We here at IWM2$’s have written numerous articles on underrated films either at the end of the year or just in general. It seems like most of those articles are about comedies though or are just films we really love to quote. This time around I want to talk about underappreciated films, movies that probably come from a great director or have a great cast that for whatever reason just don’t get talked about with their best work. You’ll understand as I go along.
The Game – David Fincher is probably my favorite director going today. Yes I loved Gone Girl, The Social Network and Fight Club as much as everyone else, but I honestly don’t understand how The Game gets no love whatsoever. Seven put Fincher on the map and yet no one remembers The Game came out after that. It’s beautifully layered and Michael Douglas is simply fantastic in the movie. Fincher fans love it, but all movie buffs should as well.
3:10 to Yuma – Yes westerns are nowhere near as popular as they were decades ago, but this James Mangold remake is the best western since Tombstone. The most mind boggling thing about the film is that it stars both Russell Crowe AND Christian Bale, actors who have both won Oscars. Add in the underrated Ben Foster and Alan Tudyk plus a young Logan Lerman and this is a film that should play monthly on cable. Somehow you can probably find The Quick & the Dead more often on TV than this!
Made – Before becoming a huge director with Iron Man and Elf, Jon Favreau was an indie darling to those in the know. Sure even non-movie nerds know Swingers yet nobody talks about Made. Written and directed by Favreau, Made may not be as quotable as Swingers, but if you’ve seen it, you know Favreau somehow got strong performances from both Puff Daddy and Screech!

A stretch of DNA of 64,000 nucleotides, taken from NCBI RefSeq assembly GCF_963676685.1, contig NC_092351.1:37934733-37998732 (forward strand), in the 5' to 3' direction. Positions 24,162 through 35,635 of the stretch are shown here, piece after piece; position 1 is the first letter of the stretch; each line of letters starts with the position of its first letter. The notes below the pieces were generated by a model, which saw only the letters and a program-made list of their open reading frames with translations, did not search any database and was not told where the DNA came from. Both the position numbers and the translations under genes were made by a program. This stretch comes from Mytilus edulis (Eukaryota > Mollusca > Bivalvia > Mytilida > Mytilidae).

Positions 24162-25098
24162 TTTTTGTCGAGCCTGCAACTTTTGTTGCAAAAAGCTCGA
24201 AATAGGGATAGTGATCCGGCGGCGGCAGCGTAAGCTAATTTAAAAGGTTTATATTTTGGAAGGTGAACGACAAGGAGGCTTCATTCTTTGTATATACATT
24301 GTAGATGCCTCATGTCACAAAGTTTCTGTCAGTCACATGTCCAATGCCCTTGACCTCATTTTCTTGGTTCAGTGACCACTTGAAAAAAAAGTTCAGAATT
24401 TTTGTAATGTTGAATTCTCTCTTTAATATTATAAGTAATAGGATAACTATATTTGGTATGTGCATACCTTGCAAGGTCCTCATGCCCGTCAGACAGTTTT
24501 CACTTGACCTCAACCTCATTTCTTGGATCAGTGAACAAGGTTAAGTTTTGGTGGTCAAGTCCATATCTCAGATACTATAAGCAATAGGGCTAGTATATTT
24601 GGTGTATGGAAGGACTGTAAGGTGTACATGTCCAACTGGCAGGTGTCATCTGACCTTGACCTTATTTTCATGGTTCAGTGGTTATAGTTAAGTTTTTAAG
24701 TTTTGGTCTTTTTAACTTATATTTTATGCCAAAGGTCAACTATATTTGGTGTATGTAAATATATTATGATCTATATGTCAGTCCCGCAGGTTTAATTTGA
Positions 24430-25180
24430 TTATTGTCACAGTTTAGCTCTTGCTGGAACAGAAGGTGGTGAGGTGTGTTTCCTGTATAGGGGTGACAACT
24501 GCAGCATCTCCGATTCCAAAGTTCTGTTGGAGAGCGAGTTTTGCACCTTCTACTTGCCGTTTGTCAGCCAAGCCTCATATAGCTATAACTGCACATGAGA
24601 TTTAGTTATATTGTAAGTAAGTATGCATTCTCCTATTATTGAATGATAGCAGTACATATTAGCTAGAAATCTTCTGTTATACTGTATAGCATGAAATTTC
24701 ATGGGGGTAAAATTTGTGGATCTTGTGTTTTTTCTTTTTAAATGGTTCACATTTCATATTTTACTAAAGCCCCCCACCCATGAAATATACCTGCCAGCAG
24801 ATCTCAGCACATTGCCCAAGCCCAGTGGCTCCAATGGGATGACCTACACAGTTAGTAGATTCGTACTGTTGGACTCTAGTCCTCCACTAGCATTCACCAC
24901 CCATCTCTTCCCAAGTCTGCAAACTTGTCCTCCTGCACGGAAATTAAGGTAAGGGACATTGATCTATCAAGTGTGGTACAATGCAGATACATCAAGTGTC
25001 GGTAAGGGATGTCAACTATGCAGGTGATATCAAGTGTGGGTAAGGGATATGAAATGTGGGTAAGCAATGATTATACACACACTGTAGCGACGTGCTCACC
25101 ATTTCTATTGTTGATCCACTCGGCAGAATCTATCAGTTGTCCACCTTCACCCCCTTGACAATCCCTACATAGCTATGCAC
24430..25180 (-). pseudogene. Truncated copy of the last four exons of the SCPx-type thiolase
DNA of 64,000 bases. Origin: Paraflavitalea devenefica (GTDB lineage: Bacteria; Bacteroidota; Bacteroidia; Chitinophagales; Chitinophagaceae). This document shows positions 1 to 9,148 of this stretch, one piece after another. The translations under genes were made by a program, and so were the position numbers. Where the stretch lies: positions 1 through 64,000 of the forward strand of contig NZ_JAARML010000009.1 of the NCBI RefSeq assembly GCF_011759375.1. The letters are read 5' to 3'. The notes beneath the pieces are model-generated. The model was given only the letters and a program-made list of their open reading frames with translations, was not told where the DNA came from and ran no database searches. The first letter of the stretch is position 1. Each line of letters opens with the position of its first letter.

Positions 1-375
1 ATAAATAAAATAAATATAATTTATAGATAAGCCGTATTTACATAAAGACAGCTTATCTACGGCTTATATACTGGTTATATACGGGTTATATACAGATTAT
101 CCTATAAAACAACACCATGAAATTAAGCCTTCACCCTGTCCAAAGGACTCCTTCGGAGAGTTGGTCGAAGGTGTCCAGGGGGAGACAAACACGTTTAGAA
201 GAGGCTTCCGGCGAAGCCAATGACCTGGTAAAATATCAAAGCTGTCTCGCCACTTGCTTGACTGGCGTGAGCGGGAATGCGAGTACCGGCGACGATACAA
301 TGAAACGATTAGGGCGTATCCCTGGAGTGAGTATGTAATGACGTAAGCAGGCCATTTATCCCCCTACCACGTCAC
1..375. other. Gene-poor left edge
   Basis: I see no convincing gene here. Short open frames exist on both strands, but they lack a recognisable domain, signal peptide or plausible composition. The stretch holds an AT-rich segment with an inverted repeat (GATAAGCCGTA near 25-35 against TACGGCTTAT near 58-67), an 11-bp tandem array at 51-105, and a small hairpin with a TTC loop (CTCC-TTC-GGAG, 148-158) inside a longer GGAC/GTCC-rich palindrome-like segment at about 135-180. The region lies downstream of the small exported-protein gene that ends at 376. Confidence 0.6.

Smokin’ Aces – To me Joe Carnahan himself is underrated. Stretch should have been a hit in 2014 if the studio didn’t screw it up. The Grey is fantastic and Joe helped get The Blacklist to TV. But to me his best film is Smokin’ Aces. I saw a test screening of it way back when and was hooked from then. With a cast that includes Ben Affleck, Ryan Reynolds, Ray Liotta, Jason Bateman, Chris Pine, Jeremy Piven, Common and more, there’s no reason this film isn’t listed among the best action movies of the 2000s.
The Friends of Eddie Coyle – Yeah I’m going back a bit for this one, but this truly is an underappreciated film. From director Peter Yates (Bullitt), Eddie Coyle CREATED the Boston Crime Drama genre. Robert Mitchum, Alex Rocco and Peter Boyle are fantastic in a film that for whatever reason just doesn’t get the respect it deserves. It’s just as good if not better than Mean Streets. Yeah I said it!
Memento – Like Fincher, Christopher Nolan is one of the best in the business. Everyone has seen his Dark Knight Trilogy and Inception, but for my money, Memento is probably his smartest film. With a mind blowing performance from Guy Pearce, you can watch Memento 20 times and catch something different every time. Don’t watch it for a few years, pop it in and you’ll view it again like it’s the first time.
Go – Doug Liman may be known for big action films like Edge of Tomorrow, Mr. & Mrs. Smith and The Bourne Identity, but it’s Go that always stood out to me. I loved Swingers, but for him to follow that up with a trippy, multi-layered, huge ensemble cast drug/party movie seemed way out of left field. Katie Holmes was still a Dawson’s Creek darling when this came out and the soundtrack is still great.